Never Not Ever No Way

Commenting on this post about my car issues, Longtime Reader Fred Z. asks:

“Have you considered a small motorbike for short trips and simple errands? Cheap to buy, cheap on gas, cheap to maintain.”

And easy to fall from, be struck by another car with, and a host of other dangers.  As the meme goes:

I’ve never ridden a motorcycle, was last on one (my uncle’s) at age 10 and never again since.  Ain’t gonna happen.

I’d drive an EV before a bike, but only if it looks like this:

Bright, high-visibility yellow.  No doors so I can jump out easily if the fershlugginer thing catches fire.

Kinda like riding a bike, except with four wheels.  I am aware of the irony, thank you.

Does that answer the question?


  1. Take a look at what we in the UK call e-bikes. These are not electric motorcycles – though those exist – but electrically assisted pedal cycles. They have a top speed of 15 mph and considerable other restrictions.

    1. I also haven’t ridden on a bicycle (“push bike”, as you Brits incorrectly call them) since I was 18. Round these parts, e-scooters are known as “truck-bait”.

  2. A friend of mine is a retired ER doc. He’s always been opposed to motorcycle helmets because they typically required him to patch up the survivors. Sans helmet, all you really need is a hose.

    1. Have you been talking to Doc Russia? Because that’s what he says — AND he’s an ER doc himself, and a (helmet-wearing) bike rider.

      1. Bought my first “bike” from my cousin – who was a dealer – when I turned 15-1/2 and could get a “Learner’s Permit” from the DMV (1957).
        He strongly suggested that the package contain a proper “crash helmet” (it was a McHall, which was popular on the AMA and USAC circuits), and Mom not only concurred, she INSISTED!
        Still have that old bucket somewhere.

  3. I was thinking about getting a Honda Trail 125 as a little grocery-getter after I moved across the state to my current AO. Figured it would be just the thing for cruising around the quiet country backroads to run errands.

    Alas, the idea was built upon 20+ year-old memories of the place. The country backroads are no longer quiet: they are filled with tourists and people who have moved here from a few Big Cities and other Leftist Hellholes, and they brought their driving habits with them. Driving a tiny motorbike on backroads with SUVs piloted by Distracted Karens is a horrific traffic collision just waiting to happen.

  4. What’s the Texas economic analysis of driving (accompanied) to Central America or Mexico to buy a new car? Prohibitions, duty, safety measures, construction quality? I know they were making Beetles long after they stopped coming into ConUS.

    1. By the time you factor in the team of trained mercenary killers to run security for you, the economics of buying a car south of the border starts to lose its appeal.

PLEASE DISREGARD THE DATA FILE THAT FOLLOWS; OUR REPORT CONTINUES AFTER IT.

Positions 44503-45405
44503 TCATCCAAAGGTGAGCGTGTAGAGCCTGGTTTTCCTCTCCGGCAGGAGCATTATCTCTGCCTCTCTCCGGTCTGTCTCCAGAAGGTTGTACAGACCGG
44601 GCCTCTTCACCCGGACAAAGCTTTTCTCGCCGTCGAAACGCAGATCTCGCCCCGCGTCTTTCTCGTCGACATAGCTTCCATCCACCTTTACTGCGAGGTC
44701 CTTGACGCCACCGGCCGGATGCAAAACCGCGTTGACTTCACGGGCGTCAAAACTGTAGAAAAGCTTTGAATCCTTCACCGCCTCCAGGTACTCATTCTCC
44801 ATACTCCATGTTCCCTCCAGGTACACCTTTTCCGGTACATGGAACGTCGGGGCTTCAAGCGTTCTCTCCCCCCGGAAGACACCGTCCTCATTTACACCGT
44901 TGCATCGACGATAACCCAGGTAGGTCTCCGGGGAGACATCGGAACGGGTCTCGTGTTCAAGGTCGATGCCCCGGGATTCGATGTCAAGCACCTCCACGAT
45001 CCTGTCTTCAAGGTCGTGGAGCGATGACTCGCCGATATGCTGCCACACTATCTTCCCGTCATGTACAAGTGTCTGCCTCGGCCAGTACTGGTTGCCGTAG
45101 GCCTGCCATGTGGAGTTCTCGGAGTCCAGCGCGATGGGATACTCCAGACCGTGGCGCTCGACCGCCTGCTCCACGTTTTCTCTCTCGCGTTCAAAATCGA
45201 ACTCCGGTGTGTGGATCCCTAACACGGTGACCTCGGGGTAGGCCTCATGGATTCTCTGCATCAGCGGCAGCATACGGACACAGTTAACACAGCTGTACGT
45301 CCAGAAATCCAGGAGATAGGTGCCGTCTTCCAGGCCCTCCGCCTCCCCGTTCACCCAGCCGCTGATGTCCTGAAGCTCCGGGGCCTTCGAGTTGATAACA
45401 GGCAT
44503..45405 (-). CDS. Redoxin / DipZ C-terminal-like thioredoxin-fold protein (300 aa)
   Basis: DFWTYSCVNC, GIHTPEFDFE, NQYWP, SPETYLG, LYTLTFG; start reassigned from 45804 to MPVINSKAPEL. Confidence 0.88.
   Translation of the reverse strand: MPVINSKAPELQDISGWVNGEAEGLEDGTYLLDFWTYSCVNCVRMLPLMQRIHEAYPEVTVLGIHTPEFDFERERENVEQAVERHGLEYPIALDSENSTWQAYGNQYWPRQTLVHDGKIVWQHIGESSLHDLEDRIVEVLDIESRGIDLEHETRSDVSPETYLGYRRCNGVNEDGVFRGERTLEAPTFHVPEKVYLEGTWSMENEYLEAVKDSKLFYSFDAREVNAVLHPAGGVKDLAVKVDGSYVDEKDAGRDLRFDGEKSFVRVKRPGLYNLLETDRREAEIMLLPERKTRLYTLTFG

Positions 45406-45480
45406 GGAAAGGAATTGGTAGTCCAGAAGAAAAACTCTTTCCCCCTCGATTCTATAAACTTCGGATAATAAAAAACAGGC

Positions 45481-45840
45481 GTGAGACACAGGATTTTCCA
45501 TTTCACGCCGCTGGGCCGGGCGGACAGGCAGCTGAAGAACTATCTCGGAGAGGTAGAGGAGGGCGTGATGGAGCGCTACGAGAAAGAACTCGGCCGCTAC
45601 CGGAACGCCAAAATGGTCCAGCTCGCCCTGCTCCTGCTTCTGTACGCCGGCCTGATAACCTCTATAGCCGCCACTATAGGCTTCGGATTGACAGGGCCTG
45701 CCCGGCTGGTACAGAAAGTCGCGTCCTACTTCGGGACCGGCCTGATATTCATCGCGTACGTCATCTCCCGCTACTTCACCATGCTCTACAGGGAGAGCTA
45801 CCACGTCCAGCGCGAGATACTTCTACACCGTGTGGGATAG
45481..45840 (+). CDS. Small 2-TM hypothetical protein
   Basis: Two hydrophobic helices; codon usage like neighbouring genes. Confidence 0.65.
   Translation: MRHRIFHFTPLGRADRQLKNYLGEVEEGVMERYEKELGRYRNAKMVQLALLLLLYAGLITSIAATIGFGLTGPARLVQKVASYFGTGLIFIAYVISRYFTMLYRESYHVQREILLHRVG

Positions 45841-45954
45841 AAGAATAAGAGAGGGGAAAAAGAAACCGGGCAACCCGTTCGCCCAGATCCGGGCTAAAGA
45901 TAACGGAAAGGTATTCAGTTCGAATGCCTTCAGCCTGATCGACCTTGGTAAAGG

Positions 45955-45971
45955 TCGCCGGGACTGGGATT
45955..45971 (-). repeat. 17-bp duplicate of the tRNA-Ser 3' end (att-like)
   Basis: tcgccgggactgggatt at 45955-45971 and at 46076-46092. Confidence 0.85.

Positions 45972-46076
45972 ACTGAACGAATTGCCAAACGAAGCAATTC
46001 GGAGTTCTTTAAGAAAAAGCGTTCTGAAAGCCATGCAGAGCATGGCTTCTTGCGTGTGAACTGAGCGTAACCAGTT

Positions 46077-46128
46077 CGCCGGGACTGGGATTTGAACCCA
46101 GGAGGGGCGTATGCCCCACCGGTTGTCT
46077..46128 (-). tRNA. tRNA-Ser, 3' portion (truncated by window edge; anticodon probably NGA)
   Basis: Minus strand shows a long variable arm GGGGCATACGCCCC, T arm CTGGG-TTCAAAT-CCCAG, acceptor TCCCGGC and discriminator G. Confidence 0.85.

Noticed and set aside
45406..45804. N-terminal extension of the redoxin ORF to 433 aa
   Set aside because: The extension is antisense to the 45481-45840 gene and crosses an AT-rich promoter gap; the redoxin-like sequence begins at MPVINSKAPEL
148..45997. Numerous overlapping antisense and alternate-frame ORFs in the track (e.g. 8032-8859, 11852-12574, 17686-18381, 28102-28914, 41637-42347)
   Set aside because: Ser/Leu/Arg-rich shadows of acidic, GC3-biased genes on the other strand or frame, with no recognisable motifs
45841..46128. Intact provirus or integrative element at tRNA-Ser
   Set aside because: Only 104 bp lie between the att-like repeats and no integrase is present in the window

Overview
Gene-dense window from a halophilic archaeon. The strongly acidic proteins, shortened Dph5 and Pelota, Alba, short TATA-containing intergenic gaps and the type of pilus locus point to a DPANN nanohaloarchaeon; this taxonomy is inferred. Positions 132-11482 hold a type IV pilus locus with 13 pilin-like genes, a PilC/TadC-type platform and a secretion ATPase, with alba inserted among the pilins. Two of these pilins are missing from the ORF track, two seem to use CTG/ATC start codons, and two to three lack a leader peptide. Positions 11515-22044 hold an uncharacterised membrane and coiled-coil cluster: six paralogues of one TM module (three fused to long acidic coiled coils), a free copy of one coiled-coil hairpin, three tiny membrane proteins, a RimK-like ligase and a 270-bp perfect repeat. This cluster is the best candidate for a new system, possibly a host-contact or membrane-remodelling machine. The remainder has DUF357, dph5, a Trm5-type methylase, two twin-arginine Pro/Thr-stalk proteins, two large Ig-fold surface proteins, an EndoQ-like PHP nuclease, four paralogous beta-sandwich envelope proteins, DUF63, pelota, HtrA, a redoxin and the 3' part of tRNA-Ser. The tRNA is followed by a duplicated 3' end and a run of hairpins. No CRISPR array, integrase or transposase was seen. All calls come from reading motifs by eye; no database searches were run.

Although I’ve never looked into it, the people who try such thing with Euro and Jap cars tend to run into myriad problems getting the cars thru customs. Apparently, the authorities are dead set on not allowing in any cars that don’t meet all current safety and environmental regulations. I’m guessing because it would cause too much competition for the big 3, but maybe big brother is truly worried about your safety after all? Either way, lots of stories in the car community of vehicles impounded as they come off the ship, never to be seen again.

      I have an older Jap motorcycle and had holy hell getting it registered and licensed since the VIN code didn’t match typical American format. So even if you get the car across the border, driving it legally may be tough.

  5. I rode motorcycles from the age of 10 until 58 (I’m 66 now). I’ve ridden in 30+ different countries and just over 800,000 miles. Rode across Australia (hated it), the entire length of Chile (loved it) and in 1979, rode from San Diego across Mexico to Belmopan, Belize (never been more scared in my life, but a great time).

    I’ve only been in one accident during that entire period and that was in Alexandria, VA the week that I quit riding. Rich old lady in a Lexus trying to pass me on the entrance ramp to 395 and pinned me against the guardrail TWICE; she only stopped because I ripped her passenger-side mirror off and bashed her window in with it (yeah, yeah, anger issues–I get that way when people try to kill me). She totaled my bike and broke both my feet and one ankle. Took the settlement check and bought a lake lot on Norris Lake in TN. Didn’t want to ride angry, so I never rode again. No future in it.

    1. That’s a tough decision, but probably the right one. I’ve been riding pretty much all my life, too. From single digit age range up to 58 (current age). Had a short spell of several years where the bike sat in the garage after a minor rear-end accident where the illegal simply drove off as I say in the ditch. Wasn’t hurt, but very rattled. Finally decided I’d either ride or sell it, ended up I started riding again. I figure when I finally get too mad, or too scared, or it’s just not fun anymore, that’s when I quit. Been giving it serious thought recently. We’ll see how it goes.

  6. Yowza, an eruption of strong opinion!

    But Kim, you have the perfect build, beard and attitude to ride a huge honking Harley, when I wrote my comment I thought you might be annoyed I suggested you’d ride anything less.

    Oh well, there are those who love to fly with the Gods on two over powered wheels and those who don’t.

  7. motorcycles sure look appealing with wind in your hair and such but in reality they’re just expensive methods for donating your organs.

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